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WEDNESDAY, Feb. 15, 2017 (HealthDay News) -- Medical marijuana carries infectious bacteria and fungi that can pose a life-threatening risk to cancer patients who use pot to help with side effects of chemotherapy, a new study suggests.
The study was initially prompted by the death of a man using medical marijuana to combat the side effects of cancer treatment. His death was believed to be caused by a fungus from his marijuana, his doctor said.
Study researchers tested 20 different samples of dried marijuana obtained from Northern California dispensaries and found several potentially dangerous pathogens in the samples.
The germs found by the researchers wouldn't harm an average pot user, but could be potentially fatal to people whose immune systems have been suppressed, said lead researcher Dr. George Thompson III.
"We found basically everything that, if you're really immunosuppressed, you don't want," said Thompson, an associate professor of clinical medicine at the University of California, Davis.
Immune-suppressed patients -- people who have undergone chemotherapy, for example, or those with a disease that attacks the immune system -- are warned to avoid many things that could carry potentially harmful bacteria or fungi, Thompson said.
"They can't have cut flowers in their room. They're told to not garden. They're told to really scrub their produce before they eat it," Thompson said.
Patients are also told to avoid foods such as raw vegetable sprouts, undercooked eggs, fresh salsa and berries, because of infection risk, the study authors said.
But there haven't been any similar warnings associated with medical marijuana, even though it's basically dead plant material very likely to be covered in the same sort of pathogens, Thompson said.
Medical marijuana is frequently used to control nausea, pain and lack of appetite. This is seen in people with immune systems compromised by AIDS, cancer treatment or drugs taken after an organ transplant, the researchers noted.
The UC Davis researchers became aware of this risk when a patient developed a rare and incurable fungal infection after using aerosolized marijuana -- raw, blended marijuana inhaled as a mist.
The patient ultimately died from a lung infection with a fungus called Mucor, according to his physician, Dr. Joseph Tuscano, from UC Davis.
The patient had been using medical marijuana while he was receiving chemotherapy and stem cell therapy for cancer.
To test their concern, the researchers had DNA analysis conducted to identify the fungi and bacteria contained in the samples from medical marijuana dispensaries.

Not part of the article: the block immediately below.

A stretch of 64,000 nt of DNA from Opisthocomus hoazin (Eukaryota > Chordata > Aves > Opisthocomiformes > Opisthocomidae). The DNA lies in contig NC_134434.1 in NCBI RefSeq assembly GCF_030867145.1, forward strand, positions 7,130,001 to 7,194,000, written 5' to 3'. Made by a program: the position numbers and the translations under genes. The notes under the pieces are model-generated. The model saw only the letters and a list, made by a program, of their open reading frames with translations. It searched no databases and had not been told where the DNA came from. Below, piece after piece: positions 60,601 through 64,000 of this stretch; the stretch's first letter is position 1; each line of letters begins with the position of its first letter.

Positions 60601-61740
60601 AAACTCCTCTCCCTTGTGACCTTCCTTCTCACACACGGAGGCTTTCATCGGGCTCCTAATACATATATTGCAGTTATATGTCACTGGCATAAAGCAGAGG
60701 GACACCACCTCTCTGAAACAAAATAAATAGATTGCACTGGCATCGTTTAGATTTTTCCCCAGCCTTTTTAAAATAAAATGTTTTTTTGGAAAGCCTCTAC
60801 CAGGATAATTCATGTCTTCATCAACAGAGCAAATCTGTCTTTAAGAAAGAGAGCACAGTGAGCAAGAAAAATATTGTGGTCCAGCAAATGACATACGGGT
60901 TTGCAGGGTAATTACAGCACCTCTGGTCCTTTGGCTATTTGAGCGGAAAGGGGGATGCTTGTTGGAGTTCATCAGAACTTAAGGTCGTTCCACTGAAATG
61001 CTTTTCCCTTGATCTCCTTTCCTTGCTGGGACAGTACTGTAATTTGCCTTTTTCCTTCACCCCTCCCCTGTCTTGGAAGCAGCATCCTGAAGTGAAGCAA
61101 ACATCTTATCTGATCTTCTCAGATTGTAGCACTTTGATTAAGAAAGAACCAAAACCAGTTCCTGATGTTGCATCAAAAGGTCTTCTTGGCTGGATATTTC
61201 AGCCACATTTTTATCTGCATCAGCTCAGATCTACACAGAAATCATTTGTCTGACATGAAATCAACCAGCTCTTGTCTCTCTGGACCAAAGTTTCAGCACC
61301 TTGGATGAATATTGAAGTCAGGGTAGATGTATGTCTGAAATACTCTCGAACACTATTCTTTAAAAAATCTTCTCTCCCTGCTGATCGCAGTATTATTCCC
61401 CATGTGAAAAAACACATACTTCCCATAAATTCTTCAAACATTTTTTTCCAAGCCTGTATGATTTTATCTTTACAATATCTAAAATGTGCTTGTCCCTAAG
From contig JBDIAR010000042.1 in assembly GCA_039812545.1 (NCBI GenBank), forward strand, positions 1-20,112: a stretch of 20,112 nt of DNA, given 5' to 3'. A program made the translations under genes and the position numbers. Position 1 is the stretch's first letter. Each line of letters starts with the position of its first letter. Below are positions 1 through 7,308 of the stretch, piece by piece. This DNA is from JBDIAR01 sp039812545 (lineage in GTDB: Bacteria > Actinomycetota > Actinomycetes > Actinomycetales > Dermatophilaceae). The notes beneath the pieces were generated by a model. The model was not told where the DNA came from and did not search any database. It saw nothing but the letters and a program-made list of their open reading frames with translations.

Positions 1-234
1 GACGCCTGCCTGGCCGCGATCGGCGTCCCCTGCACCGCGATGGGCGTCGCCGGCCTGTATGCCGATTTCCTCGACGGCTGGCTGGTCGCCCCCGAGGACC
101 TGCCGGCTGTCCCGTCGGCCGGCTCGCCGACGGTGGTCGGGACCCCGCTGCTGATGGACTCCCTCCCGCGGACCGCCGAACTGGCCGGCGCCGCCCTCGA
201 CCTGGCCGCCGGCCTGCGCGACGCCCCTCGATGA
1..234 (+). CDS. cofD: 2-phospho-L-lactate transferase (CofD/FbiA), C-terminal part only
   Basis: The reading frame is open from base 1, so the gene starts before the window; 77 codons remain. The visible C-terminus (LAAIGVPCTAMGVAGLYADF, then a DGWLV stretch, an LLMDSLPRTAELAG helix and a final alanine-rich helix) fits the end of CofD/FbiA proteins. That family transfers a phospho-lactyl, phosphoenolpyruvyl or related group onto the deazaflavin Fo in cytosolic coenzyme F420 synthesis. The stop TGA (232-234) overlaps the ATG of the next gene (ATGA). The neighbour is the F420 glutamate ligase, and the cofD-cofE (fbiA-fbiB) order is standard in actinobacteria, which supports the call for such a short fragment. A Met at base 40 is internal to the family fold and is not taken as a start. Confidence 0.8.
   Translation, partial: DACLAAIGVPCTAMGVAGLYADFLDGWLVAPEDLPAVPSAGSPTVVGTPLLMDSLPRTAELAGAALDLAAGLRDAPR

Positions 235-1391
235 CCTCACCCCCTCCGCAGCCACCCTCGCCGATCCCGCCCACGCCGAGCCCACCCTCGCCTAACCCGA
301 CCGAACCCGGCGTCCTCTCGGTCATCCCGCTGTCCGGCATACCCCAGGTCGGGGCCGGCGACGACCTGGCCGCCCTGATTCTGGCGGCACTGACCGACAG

Several different families of dangerous fungi were found in the medical pot, including Aspergillus, Cryptococcus and Mucor. These cause dangerous sinus and lung infections, and Mucor also can spread to the brain and spinal cord, according to the U.S. Centers for Disease Control and Prevention.
Bacteria found in the marijuana samples included E. coli, Klebsiella pneumoniae, Pseudomonas aeruginosa, Pseudomonas fluorescens and Pseudomonas putida, Acinetobacter baumannii and Stenotrophomonas maltophilia.
Any of these germs could cause a serious respiratory infection in immune-compromised patients, said Dr. Paolo Boffetta, associate director for cancer prevention at the Tisch Cancer Institute at Mount Sinai in New York City.
It's possible that when smoking pot, not all of the germs are burned away, Boffetta said. Some pathogens might survive and be inhaled, where they could infect the lungs.
The study authors warn against patients using inhaled forms of medical marijuana. They advise patients that consuming pot in baked goods is likely the best option, since the high temperatures involved in cooking would probably destroy the pathogens.
Paul Armentano is deputy director of NORML, a marijuana advocacy group. He said, "It behooves producers, dispensers, regulators and consumers to have these products rigorously tested and analyzed so that patients and others are consuming a product of known potency and quality, and one that is free from potentially harmful molds, pesticides or pathogens."
Boffetta said the study findings indicate that improved regulation of medical marijuana is needed to make sure producers and dispensaries are selling pathogen-free products.
"I don't think we saw in this paper proof that patients are getting infections. It's just a possibility," Boffetta said. "It doesn't mean this is a major known risk, but it is a potential hazard that should be quantified."
The study was published online recently in the journal Clinical Microbiology and Infection.
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SOURCES: George Thompson III, M.D., associate professor of clinical medicine, University of California, Davis; Joseph Tuscano, M.D., professor, hematology/oncology, University of California, Davis; Paolo Boffetta, M.D., M.P.H., professor, Icahn School of Medicine at Mount Sinai, and associate director for cancer prevention, Tisch Cancer Institute at Mount Sinai, New York City; Paul Armentano, deputy director, NORML; Clinical Microbiology and Infection, Dec. 9, 2016, online